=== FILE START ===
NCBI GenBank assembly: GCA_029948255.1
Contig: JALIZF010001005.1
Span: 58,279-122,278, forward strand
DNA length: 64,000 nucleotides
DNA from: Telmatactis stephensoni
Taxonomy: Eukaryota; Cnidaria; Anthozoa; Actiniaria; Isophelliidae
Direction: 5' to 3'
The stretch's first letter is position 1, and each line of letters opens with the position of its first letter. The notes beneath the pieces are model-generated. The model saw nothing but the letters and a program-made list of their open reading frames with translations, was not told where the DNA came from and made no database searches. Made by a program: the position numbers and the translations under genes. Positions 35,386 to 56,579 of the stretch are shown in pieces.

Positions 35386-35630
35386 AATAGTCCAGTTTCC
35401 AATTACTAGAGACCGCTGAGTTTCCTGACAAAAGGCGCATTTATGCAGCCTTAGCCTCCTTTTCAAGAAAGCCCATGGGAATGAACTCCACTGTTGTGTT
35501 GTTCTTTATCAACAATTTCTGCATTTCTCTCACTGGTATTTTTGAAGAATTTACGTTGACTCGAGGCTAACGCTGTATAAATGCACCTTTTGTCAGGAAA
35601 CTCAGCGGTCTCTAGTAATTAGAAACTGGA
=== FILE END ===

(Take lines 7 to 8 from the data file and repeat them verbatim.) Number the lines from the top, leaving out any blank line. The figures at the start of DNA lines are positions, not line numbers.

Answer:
Direction: 5' to 3'
The stretch's first letter is position 1, and each line of letters opens with the position of its first letter. The notes beneath the pieces are model-generated. The model saw nothing but the letters and a program-made list of their open reading frames with translations, was not told where the DNA came from and made no database searches. Made by a program: the position numbers and the translations under genes. Positions 35,386 to 56,579 of the stretch are shown in pieces.